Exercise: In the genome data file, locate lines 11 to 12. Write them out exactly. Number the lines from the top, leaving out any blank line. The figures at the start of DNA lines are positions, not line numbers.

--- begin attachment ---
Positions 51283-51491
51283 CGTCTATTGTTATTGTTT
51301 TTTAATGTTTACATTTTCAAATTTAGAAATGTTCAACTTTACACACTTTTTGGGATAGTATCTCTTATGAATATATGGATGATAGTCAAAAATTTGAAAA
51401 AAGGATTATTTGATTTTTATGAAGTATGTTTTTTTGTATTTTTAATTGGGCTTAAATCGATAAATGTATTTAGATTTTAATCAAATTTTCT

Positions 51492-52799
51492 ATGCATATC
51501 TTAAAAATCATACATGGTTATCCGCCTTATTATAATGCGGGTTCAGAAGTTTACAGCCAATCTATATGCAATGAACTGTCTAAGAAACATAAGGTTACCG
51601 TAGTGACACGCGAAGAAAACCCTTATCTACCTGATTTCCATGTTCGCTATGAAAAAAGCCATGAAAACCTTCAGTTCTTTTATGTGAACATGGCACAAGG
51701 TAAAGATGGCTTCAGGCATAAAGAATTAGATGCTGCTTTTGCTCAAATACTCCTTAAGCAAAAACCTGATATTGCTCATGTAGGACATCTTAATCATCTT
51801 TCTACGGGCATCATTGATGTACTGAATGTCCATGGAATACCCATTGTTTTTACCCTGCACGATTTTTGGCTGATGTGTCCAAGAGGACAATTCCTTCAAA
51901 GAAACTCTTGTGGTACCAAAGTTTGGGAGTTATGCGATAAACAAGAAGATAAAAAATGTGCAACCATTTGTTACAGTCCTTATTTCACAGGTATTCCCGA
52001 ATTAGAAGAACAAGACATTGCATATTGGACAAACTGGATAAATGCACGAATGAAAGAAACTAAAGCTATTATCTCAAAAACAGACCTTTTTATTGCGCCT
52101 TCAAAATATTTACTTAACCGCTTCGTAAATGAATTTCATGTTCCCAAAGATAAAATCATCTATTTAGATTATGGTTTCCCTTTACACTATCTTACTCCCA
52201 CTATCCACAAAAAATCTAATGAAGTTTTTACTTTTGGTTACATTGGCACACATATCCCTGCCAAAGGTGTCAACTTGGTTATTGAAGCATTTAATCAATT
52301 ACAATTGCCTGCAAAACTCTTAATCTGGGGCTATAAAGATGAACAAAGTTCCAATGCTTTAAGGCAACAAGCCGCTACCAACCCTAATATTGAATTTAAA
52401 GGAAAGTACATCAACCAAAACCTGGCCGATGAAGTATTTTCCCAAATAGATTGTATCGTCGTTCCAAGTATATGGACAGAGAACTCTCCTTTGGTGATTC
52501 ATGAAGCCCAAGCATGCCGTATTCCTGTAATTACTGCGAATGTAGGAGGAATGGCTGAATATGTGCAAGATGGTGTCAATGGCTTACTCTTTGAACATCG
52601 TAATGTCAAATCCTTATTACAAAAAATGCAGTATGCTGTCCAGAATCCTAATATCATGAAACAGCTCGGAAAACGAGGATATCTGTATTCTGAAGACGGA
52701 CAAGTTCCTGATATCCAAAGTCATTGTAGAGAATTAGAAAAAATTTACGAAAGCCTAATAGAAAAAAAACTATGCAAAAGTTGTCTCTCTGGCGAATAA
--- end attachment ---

51901 GAAACTCTTGTGGTACCAAAGTTTGGGAGTTATGCGATAAACAAGAAGATAAAAAATGTGCAACCATTTGTTACAGTCCTTATTTCACAGGTATTCCCGA
52001 ATTAGAAGAACAAGACATTGCATATTGGACAAACTGGATAAATGCACGAATGAAAGAAACTAAAGCTATTATCTCAAAAACAGACCTTTTTATTGCGCCT